President BidenJoe Biden Aides who clashed with Giuliani intentionally gave him the wrong time to prepare for the Trump debate: Biden book says Eid al-Adha has “special significance” amid the Manchin pandemic to support the candidate for the post of head of public lands PLUSThe recent federal government executive order to promote competition and protect U.S. consumers represents a dramatic shift in the federal government’s stance on how businesses should behave across a wide range of industries. But hidden among the headline-grabbing big tech headlines, the administration also presented a directive to crack down on mislabelling of the origin of where meat was produced – not just a victory for national producers, but also for consumers increasingly concerned about the provenance and provenance of their meat.
Currently, packaged meat can be labeled “Product of the United States” even if the animal was raised abroad, provided the meat is processed in the United States. The ordinance addresses this loophole by recommending that the United States Department of Agriculture (USDA) amend federal rules to more strictly define “when meat may bear” Product of the United States “labels, so that consumers have precise and transparent labels that allow them products made here.
While it may not seem like an impactful decision, adding accountability and transparency to our food supply chain directly challenges decades of the status quo where food production and oversight was largely left to the hands of the public. producers themselves.
Biden seems to understand that the integrity of our food is a defining issue of our time. It also happens to reflect changing consumer habits and expectations. I see this firsthand as the CEO of a start-up that tests meat for the presence of antibiotics and other man-made compounds, just like my partner Bill Niman, who is a pacer to establish reasonable meat production practices. Specifically, in our corner of the meat and poultry industry, “antibiotic-free” labels and claims are increasingly under scrutiny.
Indeed, according to a recent national study Zogby survey who sought to understand the sentiment surrounding the labeling and use of antibiotics in meat, 66% of Americans find that labels without antibiotics are important when buying meat. Consumers no longer just look at calorie counts and saturated fat levels before deciding to buy an item.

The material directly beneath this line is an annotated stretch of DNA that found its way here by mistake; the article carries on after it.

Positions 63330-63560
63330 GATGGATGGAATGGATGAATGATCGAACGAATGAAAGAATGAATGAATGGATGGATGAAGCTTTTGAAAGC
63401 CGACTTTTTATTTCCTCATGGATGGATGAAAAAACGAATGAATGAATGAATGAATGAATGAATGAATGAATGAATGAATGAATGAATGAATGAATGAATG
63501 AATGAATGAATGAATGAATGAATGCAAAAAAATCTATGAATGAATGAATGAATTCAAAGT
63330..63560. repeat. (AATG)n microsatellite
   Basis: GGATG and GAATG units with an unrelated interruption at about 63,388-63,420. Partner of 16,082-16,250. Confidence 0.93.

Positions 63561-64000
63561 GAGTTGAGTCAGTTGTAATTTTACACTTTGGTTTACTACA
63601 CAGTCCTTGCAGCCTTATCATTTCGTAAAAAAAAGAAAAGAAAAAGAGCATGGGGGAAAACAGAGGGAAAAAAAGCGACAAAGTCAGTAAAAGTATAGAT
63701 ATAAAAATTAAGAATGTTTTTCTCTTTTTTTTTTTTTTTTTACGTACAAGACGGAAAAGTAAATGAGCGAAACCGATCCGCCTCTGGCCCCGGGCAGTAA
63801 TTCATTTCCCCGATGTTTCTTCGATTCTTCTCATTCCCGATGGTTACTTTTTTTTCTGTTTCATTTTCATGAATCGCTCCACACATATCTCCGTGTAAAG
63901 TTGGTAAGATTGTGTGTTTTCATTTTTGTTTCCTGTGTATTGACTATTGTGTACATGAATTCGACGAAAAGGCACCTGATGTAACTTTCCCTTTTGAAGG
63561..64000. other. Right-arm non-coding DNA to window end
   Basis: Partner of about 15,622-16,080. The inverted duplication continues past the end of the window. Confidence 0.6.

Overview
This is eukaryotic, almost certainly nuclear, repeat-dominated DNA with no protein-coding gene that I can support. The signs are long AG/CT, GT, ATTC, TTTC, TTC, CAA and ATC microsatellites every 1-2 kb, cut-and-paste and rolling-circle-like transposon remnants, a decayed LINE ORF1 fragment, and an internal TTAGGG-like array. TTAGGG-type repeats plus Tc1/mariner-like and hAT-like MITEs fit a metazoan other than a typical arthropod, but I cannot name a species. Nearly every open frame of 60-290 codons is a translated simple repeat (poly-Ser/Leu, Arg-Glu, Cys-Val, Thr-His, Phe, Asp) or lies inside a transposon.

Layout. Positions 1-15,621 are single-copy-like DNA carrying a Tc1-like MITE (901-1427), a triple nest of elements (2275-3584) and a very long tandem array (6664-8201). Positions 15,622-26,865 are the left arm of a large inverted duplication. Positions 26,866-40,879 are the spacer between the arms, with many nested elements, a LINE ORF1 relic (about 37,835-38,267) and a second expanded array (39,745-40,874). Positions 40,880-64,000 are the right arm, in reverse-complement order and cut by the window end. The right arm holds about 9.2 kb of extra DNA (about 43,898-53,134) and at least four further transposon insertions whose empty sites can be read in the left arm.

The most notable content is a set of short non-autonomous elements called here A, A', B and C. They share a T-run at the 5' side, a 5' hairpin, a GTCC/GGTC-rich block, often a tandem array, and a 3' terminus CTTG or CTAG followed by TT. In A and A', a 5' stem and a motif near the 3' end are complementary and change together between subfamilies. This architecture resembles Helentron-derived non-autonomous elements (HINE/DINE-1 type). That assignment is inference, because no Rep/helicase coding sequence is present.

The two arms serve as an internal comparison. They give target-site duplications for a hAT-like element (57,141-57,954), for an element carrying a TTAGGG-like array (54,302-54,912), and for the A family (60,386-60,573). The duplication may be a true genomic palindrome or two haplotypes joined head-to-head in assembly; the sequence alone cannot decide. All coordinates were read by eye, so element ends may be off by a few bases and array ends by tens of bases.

It’s logic. The challenges of appropriate transparency and quality for the entire meat and poultry sector are increasingly a matter of life and death. Washington University study found that there are over 160,000 deaths per year superbugs caused by overexposure to antibiotics in our meat and poultry, making the antibiotics currently prescribed to us to fight infections less potent. It also contributes to the growth of bacteria resistant to antibiotics. In addition, strains of avian influenza transmitted by livestock and wildlife continue to increase. gift enormous risks to our well-being – a reminder that the COVID-19 pandemic is just a virus we must be wary of.
Unsurprisingly, with growing concern about the content of our food, consumers are also increasingly skeptical about whether food producers are being honest about their label claims. In that same Zogby survey, only 26% of Americans believe that “antibiotic-free” labels are telling the truth. And they are not wrong. Currently, of the 9 billion animals slaughtered in the United States each year, the USDA testing less than 7,000 for traces of antibiotics – that’s just 0.0025 percent.
Clearly, there is a lot of work to be done to increase consumer confidence that the labels they read are accurate and reliable and that the meat they eat is not harmful to public health. After the administration’s influential first step in regulating the “Product of America” label, it is now imperative that the administration and USDA also focus on expanding transparency and accountability efforts to d other links in the food supply chain. Nonetheless, it is encouraging that we are finally making progress on an issue that has been neglected for too long. The era of mystery meat may be coming to an end.
Kevin Lo is the CEO of Food In-Depth, a livestock analysis platform. He was previously an executive at Google and Facebook.